Peruvian Women Denied Legal Abortions

Therapeutic (to preserve the life and health of the mother) and eugenic (in the even of a non-viable fetus) abortions are legal in Peru, but you wouldn’t know it by living there. Men, women, and doctors alike share ignorance or confusion about the legality of certain types of abortion, and as a result women are suffering and dying needlessly.

Human Rights Watch recently published My Rights, My Right to Know: Lack of Access to Therapeutic Abortion in Peru. The 52-page report examines a system with vague laws and regulations, legislation passed yet ignored by federal government, fear of criminalization and malpractice, lack of public funds for the procedure, lack of protocols on any level, and exceptionally low awareness levels about the criteria for a legal abortion.

It also tells the sad tales of three women who were denied a procedure they desperately needed.

“M.L.” was 31 years old and pregnant with her second child. An ultra-sound at 30 weeks revealed a malformation. Eventually she was told that the fetus had no brain and no bladder and would likely die in utero. Devastated, she asked for a therapeutic abortion, but was told by the hospital that it was illegal. In fact, legislation legalizing abortion “in cases of sexual violence, non-consented artificial insemination, and fetal abnormalities incompatible with life” was passed by Peruvian Congress in 1989, but was never made widely known by the Executive government. Neither the doctors nor M.L. knew it was an option.

She considered an illegal procedure, but she and her husband decided that it was too dangerous. Besides, they had no way of raising the $700 fee. At 38 weeks she returned to the hospital with contractions and was given medication to delay labor. By the time her full term was up, the fetus had died inside her and had to be removed by Cesarean.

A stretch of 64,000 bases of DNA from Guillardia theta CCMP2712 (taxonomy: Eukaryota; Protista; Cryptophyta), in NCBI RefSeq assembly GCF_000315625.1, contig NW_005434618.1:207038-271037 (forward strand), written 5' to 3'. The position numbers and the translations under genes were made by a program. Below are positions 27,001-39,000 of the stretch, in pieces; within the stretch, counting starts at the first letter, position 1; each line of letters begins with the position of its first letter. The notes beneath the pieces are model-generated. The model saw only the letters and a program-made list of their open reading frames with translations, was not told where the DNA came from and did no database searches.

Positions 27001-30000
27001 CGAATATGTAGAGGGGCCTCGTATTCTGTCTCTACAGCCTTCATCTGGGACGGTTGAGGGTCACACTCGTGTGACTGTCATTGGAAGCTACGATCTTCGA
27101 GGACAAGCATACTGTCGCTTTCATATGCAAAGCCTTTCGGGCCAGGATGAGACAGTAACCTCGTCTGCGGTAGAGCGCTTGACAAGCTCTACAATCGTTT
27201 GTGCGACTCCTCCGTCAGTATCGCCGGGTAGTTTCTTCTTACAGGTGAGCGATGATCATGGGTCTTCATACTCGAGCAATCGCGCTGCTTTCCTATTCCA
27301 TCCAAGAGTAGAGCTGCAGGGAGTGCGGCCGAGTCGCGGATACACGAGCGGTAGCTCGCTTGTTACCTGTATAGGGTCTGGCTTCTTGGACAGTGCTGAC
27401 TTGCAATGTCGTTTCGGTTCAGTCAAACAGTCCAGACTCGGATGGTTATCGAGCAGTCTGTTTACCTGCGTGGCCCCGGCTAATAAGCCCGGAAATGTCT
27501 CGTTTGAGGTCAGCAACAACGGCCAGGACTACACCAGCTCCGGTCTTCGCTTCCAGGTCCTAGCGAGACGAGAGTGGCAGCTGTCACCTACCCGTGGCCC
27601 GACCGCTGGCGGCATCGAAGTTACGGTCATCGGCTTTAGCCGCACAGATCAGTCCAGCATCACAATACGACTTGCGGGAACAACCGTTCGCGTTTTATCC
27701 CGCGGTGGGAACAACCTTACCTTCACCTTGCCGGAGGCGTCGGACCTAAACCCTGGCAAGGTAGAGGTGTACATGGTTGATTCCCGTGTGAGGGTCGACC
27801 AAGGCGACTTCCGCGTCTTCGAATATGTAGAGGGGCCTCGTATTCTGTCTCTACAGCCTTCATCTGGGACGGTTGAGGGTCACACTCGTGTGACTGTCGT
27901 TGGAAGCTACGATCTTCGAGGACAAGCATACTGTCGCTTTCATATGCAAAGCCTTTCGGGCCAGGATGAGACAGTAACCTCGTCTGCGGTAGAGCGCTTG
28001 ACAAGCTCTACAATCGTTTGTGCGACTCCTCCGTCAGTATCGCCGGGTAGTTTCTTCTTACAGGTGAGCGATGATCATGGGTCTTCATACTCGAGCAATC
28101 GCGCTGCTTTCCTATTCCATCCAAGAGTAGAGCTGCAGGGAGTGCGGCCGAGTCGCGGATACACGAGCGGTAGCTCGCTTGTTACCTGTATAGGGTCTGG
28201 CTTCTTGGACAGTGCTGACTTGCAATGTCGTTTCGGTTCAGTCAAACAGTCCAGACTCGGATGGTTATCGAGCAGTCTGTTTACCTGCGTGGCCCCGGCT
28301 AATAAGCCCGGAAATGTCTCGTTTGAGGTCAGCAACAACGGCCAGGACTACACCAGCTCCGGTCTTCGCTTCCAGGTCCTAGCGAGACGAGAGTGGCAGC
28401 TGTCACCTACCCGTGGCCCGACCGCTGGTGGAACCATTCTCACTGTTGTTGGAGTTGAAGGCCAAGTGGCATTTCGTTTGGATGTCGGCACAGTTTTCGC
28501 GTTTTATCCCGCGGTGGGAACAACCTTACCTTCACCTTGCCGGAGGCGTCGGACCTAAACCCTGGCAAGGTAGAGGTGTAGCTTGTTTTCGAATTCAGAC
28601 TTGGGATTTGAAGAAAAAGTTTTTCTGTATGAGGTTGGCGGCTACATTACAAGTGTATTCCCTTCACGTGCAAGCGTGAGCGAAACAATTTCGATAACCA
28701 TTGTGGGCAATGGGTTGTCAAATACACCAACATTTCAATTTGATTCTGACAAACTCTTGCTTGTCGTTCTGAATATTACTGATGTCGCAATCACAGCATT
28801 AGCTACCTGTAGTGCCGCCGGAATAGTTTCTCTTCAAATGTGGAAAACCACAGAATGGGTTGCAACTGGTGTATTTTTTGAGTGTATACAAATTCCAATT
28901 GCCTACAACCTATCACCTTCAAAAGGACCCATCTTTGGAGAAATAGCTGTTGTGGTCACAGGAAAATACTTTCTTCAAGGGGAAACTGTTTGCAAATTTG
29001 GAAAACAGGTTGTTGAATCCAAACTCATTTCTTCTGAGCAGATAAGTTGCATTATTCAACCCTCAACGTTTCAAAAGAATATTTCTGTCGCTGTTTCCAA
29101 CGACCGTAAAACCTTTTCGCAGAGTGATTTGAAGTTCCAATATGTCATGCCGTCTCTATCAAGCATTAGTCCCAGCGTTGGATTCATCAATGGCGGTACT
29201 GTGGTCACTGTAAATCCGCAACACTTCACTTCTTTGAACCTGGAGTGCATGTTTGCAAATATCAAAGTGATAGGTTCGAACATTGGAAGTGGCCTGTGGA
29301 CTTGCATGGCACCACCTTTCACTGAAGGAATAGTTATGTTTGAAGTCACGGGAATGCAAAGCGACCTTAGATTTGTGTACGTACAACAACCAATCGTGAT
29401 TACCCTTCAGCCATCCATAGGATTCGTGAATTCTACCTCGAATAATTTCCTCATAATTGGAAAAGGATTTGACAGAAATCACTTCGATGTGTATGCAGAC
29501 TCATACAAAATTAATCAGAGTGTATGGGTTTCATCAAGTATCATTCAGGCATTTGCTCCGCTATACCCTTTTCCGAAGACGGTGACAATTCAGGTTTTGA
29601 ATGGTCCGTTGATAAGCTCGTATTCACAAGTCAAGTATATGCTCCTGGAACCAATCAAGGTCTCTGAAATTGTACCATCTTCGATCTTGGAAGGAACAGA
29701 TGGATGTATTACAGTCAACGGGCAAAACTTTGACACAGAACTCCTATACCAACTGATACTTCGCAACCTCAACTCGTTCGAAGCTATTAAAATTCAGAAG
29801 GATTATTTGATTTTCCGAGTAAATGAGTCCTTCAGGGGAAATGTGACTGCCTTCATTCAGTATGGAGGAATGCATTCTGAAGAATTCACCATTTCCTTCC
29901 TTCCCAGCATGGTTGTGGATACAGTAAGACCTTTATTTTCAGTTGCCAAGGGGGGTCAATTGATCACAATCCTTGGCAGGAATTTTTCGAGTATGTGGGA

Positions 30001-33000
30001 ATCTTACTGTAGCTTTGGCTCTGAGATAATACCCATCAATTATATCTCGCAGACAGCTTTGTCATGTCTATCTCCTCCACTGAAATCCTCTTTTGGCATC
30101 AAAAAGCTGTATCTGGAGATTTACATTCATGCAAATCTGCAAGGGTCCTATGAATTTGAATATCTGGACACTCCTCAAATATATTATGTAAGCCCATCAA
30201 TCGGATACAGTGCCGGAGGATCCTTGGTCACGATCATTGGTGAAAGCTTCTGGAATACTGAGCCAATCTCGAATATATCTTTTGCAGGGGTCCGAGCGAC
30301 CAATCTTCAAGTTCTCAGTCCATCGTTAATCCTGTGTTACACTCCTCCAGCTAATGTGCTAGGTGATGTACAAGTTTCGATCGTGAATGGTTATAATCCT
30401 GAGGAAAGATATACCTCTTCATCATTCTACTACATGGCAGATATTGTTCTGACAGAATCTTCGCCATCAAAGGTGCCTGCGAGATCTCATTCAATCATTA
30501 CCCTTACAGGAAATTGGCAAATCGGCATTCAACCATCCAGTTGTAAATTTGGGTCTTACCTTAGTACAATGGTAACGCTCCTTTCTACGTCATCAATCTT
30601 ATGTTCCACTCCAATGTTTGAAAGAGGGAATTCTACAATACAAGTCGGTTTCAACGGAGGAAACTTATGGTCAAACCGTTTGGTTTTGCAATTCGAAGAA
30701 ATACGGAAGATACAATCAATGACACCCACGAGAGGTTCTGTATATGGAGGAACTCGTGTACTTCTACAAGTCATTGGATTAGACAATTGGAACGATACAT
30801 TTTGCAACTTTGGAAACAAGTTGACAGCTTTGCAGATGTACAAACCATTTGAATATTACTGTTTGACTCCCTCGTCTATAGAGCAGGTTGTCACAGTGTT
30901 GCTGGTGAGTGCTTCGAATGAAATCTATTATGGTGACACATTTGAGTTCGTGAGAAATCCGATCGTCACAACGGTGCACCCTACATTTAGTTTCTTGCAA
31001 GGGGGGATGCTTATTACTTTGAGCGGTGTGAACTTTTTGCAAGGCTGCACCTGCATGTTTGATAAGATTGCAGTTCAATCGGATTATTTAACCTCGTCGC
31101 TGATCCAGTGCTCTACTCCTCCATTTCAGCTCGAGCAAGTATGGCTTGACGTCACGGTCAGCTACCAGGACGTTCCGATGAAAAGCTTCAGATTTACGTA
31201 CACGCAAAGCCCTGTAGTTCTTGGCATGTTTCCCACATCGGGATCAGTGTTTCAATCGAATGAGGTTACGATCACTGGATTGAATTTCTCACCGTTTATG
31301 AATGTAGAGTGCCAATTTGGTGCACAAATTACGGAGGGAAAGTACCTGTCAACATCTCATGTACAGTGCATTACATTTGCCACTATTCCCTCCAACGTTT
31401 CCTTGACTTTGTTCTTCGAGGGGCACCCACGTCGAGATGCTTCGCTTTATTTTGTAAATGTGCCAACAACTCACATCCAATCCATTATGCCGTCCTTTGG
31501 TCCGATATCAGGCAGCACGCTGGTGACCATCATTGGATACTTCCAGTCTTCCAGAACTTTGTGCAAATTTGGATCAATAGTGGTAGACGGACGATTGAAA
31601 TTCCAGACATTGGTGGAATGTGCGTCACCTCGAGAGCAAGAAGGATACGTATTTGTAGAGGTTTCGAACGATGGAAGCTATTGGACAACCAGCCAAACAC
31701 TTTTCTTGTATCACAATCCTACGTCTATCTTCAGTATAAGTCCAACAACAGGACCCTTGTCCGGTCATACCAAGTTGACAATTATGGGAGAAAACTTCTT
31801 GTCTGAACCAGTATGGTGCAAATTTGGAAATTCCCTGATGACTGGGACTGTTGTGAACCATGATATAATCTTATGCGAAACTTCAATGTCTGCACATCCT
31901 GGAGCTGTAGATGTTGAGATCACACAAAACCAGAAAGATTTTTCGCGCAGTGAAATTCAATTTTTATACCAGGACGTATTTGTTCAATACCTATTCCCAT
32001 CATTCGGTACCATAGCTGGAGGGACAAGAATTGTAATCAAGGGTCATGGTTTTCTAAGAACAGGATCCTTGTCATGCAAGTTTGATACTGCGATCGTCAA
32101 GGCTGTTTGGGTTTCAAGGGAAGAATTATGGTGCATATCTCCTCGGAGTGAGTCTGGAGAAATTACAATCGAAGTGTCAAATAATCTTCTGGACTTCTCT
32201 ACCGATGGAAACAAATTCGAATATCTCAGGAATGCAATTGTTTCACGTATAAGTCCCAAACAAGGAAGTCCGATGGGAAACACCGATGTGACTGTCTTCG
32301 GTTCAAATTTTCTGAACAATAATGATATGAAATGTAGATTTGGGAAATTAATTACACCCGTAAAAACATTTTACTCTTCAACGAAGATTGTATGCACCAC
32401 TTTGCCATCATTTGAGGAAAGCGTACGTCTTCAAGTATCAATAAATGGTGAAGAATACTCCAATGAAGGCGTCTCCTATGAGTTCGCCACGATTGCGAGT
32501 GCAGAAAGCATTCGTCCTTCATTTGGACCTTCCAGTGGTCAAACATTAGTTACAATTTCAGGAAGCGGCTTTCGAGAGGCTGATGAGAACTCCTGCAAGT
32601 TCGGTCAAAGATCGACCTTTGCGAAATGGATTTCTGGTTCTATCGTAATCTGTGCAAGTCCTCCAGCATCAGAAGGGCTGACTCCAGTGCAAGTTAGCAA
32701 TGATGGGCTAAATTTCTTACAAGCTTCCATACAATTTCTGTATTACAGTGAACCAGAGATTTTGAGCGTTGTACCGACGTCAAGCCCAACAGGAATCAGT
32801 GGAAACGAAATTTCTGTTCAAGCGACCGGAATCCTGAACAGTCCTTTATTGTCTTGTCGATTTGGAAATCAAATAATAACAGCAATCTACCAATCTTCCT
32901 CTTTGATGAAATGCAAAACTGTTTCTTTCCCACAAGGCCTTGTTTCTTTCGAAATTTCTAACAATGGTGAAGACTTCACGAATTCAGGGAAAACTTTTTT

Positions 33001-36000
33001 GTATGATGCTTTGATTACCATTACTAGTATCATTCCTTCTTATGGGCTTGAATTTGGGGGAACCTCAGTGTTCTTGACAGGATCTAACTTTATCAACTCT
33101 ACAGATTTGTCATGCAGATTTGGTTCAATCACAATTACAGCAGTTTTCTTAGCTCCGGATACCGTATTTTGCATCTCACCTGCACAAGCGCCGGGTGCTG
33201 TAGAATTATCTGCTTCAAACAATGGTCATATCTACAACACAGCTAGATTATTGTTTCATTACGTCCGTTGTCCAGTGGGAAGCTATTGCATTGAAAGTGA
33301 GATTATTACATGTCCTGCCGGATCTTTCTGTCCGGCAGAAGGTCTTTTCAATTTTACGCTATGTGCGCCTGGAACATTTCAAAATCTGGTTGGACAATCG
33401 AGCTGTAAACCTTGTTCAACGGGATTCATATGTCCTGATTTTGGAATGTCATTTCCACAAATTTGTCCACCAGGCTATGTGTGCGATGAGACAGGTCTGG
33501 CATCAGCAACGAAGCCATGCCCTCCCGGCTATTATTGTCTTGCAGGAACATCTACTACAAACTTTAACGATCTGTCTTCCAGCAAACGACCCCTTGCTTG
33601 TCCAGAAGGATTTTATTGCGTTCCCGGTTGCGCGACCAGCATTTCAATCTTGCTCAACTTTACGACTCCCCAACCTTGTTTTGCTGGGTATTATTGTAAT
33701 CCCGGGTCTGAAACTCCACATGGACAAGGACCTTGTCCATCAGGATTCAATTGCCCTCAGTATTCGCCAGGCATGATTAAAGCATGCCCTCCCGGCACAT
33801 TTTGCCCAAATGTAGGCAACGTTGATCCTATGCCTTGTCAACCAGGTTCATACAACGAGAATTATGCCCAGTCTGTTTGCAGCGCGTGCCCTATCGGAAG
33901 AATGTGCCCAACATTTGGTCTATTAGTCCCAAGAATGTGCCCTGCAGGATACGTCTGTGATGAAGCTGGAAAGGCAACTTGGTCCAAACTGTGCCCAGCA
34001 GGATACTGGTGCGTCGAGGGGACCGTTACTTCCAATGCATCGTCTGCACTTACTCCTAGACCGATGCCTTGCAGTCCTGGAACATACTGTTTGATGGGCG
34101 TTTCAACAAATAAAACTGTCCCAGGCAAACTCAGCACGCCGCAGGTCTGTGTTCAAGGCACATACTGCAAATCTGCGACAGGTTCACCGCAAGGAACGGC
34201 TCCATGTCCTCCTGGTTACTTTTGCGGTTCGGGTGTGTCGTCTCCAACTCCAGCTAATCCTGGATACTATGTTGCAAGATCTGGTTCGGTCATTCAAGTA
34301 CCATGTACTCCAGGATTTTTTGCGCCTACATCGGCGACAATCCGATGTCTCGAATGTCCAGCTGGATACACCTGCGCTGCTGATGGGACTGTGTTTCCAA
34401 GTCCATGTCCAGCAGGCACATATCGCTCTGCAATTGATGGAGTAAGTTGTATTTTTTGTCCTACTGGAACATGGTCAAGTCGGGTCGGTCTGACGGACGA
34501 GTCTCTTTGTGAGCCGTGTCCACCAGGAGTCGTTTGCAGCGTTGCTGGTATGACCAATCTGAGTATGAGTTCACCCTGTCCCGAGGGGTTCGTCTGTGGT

After the trauma M.L. suffered severe anxiety and depression. She said

“I wouldn’t want this to happen to any other woman; it’s something horrible that happened to me…. I dropped down to 40 kilos (about 88 pounds). People don’t know how much one suffers [in this situation]; they don’t want to know the truth about that kind of suffering.”

“K.L.” was a 17 year old girl who, at 14 weeks, discovered the fetus she carried was anencephalic. Anencephaly is a birth defect where the brain and spinal cord fail to develop and the child either dies in utero or a few days after birth. It also jeopardizes both the mental and physical health of the mother. Her physician recommended ending the pregnancy. K.L. and her family prepared for this and returned to the hospital, where they were told they needed the consent of the hospital’s director, who then flatly refused the procedure. She carried the child to term and when she gave birth (three weeks late) she was forced her to breast feed for four days before the child died.

K.L. required psychiatric treatment following her ordeal.

The final case is the saddest. “L.C.” was raped repeatedly for several months at age fourteen. She told no one, not even when she discovered she was pregnant. Instead, according to her mother, she threw herself from the roof of her family’s home. The suicide attempt failed, however it did injure her spinal cord and render her a quadriplegic. In the hospital, her mother first learned of the rape.

L.C. and her family requested a legal abortion so that she may undergo an operation on her spinal cord that might restore some mobility. The request was denied on the grounds that it was illegal. When her mother protested and said that a medical committee could review and approve the abortion, they met with resistance and unexplained delays. When the window of opportunity for the spinal surgery had passed, a review came through denying the abortion on the grounds that the fetus didn’t negatively effect L.C.’s health. She later miscarried in the hospital, when there was no longer anything that could be done to restore her mobility.

International human rights groups have criticized Peru for their lack of reproductive rights, but it is unclear how this criticism is being received by Peruvian officials. Ii can understand confusion and fear on the part of medical personnel, but I cannot understand the feet-dragging on the part of the government that allows this to continue.

Abortions are not more rare in Peru. They are simply more deadly. As in all countries, that number of abortions remains constant whether it is legal or not. What rises are simply mortality rates and mental anguish.

Advertisements

Tags: , , ,

Leave a Reply

Fill in your details below or click an icon to log in:

WordPress.com Logo

You are commenting using your WordPress.com account. Log Out / Change )

Twitter picture

You are commenting using your Twitter account. Log Out / Change )

Facebook photo

You are commenting using your Facebook account. Log Out / Change )

Google+ photo

You are commenting using your Google+ account. Log Out / Change )

Connecting to %s


%d bloggers like this: